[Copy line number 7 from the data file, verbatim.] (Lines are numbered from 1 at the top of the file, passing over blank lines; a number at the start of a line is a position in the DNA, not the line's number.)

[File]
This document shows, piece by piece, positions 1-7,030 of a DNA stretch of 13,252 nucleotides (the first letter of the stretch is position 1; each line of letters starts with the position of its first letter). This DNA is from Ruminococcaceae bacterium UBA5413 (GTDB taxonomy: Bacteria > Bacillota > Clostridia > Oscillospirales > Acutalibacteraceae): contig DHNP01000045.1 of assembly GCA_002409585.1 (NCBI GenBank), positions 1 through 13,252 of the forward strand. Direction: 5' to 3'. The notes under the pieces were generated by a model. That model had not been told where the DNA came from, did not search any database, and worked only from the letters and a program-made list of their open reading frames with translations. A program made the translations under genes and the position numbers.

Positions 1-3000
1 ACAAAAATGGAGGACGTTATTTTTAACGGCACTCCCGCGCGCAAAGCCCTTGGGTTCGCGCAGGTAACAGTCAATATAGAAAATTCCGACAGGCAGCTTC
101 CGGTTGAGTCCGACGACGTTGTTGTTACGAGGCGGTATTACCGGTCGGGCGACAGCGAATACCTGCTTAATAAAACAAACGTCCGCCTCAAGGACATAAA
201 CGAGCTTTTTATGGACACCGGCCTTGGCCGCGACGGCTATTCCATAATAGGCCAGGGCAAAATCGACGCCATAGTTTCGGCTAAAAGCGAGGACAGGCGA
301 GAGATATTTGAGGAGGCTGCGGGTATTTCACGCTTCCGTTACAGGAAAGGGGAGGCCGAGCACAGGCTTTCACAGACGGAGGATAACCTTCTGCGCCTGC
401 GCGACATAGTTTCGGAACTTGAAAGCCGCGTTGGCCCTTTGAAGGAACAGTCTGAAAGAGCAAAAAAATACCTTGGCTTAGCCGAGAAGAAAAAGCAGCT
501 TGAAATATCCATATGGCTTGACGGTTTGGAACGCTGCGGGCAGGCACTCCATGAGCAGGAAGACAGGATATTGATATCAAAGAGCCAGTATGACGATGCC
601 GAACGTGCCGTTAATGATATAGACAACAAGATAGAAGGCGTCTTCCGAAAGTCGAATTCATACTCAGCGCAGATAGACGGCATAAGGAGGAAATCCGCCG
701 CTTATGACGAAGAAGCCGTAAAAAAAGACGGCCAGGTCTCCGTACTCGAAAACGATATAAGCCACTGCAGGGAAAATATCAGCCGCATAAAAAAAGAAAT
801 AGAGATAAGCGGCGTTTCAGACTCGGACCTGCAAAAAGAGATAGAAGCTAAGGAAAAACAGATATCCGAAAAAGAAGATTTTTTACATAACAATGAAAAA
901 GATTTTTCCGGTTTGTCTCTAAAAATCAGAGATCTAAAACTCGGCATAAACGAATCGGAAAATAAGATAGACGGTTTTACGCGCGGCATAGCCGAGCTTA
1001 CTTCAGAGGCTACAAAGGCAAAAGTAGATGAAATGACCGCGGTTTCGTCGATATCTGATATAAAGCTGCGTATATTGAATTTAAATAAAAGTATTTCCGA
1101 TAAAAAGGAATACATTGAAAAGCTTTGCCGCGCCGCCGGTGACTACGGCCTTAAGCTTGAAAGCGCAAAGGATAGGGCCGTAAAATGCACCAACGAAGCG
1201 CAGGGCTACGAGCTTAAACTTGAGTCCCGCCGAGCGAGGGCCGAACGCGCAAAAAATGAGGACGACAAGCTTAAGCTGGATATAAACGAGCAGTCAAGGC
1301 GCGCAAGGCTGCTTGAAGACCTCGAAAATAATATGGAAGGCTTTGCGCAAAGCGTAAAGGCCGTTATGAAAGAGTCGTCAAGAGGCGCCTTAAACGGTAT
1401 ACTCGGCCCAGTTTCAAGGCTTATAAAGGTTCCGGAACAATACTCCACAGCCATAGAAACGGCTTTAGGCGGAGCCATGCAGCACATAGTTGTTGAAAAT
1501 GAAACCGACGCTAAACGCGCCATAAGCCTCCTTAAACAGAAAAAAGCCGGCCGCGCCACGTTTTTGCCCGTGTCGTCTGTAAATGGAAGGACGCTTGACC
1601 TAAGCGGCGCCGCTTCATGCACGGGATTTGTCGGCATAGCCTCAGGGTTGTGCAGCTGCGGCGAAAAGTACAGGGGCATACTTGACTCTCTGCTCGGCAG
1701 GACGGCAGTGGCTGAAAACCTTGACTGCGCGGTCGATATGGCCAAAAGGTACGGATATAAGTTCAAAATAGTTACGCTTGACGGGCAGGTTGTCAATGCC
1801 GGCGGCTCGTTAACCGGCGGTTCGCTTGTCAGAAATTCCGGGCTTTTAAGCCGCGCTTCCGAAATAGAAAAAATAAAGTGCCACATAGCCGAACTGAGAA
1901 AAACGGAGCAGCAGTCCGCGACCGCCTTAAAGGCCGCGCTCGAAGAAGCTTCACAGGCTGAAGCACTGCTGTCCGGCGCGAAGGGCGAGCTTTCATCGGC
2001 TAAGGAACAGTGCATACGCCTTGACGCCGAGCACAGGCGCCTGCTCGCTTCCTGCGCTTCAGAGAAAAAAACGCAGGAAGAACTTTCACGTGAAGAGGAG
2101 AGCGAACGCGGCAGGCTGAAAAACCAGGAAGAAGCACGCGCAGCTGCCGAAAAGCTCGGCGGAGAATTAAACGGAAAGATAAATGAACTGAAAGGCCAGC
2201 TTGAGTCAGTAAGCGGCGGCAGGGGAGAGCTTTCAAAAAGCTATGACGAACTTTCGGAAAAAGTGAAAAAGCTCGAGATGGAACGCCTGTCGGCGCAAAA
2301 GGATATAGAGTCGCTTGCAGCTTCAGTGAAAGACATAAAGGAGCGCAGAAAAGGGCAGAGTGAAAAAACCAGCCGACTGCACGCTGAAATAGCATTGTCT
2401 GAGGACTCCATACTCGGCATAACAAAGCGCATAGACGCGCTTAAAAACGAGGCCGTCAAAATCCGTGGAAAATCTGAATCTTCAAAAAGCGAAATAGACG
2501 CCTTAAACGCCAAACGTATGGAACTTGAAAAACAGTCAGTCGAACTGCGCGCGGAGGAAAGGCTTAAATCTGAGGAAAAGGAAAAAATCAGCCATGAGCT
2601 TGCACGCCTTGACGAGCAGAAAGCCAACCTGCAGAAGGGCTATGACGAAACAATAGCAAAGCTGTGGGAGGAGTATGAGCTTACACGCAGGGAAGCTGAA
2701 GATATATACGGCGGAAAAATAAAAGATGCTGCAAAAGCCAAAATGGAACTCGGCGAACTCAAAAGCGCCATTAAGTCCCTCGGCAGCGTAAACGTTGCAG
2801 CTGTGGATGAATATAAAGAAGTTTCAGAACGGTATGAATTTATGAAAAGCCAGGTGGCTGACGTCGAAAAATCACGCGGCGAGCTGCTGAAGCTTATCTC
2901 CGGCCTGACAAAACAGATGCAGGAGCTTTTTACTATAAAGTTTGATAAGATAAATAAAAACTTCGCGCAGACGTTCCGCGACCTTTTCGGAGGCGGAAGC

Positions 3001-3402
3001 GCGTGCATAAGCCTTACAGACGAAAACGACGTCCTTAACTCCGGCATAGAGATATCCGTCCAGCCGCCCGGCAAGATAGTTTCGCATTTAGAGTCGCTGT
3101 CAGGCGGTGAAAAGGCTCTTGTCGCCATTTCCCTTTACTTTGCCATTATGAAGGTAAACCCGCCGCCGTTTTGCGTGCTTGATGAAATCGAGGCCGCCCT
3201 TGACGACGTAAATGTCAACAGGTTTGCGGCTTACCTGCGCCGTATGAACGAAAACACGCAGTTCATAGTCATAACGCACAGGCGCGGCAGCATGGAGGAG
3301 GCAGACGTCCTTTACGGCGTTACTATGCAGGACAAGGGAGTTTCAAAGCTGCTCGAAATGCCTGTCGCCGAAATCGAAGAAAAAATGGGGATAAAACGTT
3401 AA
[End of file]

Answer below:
401 GCGACATAGTTTCGGAACTTGAAAGCCGCGTTGGCCCTTTGAAGGAACAGTCTGAAAGAGCAAAAAAATACCTTGGCTTAGCCGAGAAGAAAAAGCAGCT